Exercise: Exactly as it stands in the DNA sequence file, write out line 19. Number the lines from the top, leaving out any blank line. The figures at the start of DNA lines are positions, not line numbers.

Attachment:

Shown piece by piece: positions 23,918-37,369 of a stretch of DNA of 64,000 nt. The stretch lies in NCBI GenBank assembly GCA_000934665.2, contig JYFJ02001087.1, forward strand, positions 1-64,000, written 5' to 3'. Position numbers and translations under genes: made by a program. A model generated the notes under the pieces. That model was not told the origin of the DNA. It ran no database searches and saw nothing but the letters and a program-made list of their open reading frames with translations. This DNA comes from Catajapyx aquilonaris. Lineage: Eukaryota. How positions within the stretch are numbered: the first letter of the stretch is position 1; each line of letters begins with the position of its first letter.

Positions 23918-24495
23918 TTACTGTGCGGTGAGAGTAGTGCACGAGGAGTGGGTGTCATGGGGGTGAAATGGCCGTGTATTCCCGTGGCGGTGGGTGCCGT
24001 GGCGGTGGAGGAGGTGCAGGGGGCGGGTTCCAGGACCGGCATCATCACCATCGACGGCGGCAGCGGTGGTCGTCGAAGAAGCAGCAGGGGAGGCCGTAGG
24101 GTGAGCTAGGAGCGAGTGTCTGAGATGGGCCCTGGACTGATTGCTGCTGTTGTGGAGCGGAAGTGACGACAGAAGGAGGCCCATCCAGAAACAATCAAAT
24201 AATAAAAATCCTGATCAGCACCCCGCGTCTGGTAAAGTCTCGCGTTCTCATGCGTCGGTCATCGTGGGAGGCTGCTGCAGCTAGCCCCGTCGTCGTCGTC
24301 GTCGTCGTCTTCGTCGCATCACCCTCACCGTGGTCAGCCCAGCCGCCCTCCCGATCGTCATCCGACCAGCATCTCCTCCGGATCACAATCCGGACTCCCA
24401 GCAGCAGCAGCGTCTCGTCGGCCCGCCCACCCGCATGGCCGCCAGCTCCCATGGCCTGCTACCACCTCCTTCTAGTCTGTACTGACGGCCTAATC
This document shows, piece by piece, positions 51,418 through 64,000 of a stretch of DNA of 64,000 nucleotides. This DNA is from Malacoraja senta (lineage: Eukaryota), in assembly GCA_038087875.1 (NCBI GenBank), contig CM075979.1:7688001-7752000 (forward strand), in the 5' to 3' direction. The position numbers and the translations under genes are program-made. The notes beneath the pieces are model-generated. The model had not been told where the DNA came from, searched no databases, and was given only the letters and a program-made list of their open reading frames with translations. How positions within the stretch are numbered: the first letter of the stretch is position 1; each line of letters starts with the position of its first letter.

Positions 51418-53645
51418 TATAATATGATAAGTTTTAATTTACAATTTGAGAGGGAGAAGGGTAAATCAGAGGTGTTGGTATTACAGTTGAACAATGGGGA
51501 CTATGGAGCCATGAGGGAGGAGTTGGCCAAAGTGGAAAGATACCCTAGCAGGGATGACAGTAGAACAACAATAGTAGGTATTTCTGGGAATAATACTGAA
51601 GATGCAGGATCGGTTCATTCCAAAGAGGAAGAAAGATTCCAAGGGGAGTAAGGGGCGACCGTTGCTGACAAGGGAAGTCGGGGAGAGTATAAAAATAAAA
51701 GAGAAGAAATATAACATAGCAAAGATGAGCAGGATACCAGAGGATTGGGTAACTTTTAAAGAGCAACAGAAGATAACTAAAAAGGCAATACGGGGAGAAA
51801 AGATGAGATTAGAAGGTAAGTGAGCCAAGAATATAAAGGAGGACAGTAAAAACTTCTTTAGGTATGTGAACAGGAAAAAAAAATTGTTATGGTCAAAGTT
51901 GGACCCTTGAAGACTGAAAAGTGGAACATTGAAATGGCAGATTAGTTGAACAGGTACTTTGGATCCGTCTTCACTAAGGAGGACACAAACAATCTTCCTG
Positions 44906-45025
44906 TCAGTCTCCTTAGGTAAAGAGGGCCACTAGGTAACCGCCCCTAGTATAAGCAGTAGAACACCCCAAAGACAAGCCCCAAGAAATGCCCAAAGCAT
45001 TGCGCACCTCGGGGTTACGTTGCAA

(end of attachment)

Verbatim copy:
45001 TGCGCACCTCGGGGTTACGTTGCAA